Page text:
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A brief history of RAV

Timeline: 1995: B.C Transit begins to discuss plans to commence a rapid transit project connecting Richmond Airport with Vancouver. 2003:…

By Amanda Stutt , in City , on October 25, 2007

Timeline:Nowhere to park

1995: B.C Transit begins to discuss plans to commence a rapid transit project connecting Richmond Airport with Vancouver.

2003: Major corporations and contractors express interest.

2004: Translink Board approves RAV project.

June 2005: Translink and InTransit B.C (now Canada Line Construction) sign contract to build RAV line.

Some Vancouverites become outspoken opponents, claiming RAV construction on Cambie Street would cost taxpayers billions, and want the transit line placed instead on the Arbutus corridor, where a rail already exists.

Others are concerned about the environmental impacts and begin to protest the idea of ‘open pit’ construction.

Aug 2005: Construction commences. Residents are told it should take six months. Two years later, it’s still going on.

Statistics on adverse affects on businesses:

According to a Canadian Federation of Independent Business (CFIB) survey:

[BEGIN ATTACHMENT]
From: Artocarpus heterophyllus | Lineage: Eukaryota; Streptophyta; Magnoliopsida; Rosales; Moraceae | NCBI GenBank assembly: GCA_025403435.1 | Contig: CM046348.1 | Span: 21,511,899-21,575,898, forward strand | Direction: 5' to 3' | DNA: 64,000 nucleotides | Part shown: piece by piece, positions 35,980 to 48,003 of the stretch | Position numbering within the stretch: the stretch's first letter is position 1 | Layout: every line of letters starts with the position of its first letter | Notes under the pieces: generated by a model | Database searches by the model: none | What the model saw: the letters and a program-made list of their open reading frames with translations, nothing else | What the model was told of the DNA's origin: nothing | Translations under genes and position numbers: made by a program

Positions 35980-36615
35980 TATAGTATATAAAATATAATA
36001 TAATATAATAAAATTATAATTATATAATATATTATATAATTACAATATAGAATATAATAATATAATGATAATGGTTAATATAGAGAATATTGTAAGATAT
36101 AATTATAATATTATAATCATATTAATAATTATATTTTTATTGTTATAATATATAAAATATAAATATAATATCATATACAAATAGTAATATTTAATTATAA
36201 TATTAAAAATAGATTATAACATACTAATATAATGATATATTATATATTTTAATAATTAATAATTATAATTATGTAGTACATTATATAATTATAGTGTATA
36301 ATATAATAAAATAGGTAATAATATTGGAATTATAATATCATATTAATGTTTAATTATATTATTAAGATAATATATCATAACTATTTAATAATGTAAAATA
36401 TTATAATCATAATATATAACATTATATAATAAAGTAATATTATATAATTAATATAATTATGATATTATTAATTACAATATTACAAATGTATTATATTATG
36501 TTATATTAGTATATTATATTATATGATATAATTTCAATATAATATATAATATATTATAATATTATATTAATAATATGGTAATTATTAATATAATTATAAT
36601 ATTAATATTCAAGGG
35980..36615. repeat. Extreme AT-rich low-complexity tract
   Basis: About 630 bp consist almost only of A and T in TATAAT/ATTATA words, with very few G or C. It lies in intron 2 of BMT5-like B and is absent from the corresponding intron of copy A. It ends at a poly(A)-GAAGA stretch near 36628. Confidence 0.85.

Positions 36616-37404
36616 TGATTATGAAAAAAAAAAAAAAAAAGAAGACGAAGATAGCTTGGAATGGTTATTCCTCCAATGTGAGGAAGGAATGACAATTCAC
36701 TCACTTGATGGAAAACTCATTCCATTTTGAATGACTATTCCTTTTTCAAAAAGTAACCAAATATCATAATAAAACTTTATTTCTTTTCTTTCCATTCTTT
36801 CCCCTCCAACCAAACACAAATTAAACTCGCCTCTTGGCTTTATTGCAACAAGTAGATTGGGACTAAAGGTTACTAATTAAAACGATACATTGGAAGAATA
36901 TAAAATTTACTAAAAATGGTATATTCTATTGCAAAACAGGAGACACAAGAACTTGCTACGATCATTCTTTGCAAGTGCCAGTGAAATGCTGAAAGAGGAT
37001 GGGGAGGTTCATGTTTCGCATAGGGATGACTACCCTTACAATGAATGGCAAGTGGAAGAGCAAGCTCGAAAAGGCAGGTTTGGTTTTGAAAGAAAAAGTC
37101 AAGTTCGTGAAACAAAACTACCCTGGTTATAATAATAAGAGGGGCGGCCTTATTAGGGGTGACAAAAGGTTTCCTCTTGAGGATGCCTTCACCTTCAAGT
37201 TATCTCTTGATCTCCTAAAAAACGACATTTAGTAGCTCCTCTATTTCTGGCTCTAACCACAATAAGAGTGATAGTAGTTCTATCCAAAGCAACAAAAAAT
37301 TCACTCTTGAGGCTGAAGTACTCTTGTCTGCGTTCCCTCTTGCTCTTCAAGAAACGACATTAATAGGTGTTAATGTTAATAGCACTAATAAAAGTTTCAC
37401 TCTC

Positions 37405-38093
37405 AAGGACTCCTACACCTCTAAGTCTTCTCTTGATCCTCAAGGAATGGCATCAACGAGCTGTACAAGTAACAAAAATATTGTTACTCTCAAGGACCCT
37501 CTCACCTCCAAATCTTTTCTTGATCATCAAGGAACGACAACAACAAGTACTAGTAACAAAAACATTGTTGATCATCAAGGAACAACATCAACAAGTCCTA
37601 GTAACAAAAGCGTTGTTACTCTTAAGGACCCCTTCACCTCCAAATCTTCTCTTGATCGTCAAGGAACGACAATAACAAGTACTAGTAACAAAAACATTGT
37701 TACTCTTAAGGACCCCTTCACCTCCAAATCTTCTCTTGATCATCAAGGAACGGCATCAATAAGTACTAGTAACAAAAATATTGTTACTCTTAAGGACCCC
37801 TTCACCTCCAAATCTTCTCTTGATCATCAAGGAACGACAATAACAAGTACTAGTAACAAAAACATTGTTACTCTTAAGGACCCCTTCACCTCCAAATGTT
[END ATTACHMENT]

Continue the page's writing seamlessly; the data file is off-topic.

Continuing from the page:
74% of business owners reported decreased sales.
51% say they are working longer hours
44% have taken a pay cut
37% have laid off staff
22% have reduced business hours
14% are considering closing their business
3% of businesses have closed.

Average loss of revenue per business to date: $111.928.57.

In other media:

Local politicians disagree over the how the compensation bid should be handled:

  • Fairview MLA Gregor Robertson has been vocal in his support for Cambie businesses.
    • “He’s been a great help”—Susan Heyes.
  • Transportation Minister Kevin Falcon maintains that compensation will not be awarded.
    • “There’s no chance in the world that will happen.” – Kevin Falcon, appearing on Bill Good show.
  • Gregor Robertson and Kevin Falcon square off.

More reports on the woes of Cambie merchants:

Related: Cambie merchants’ battle for compensation

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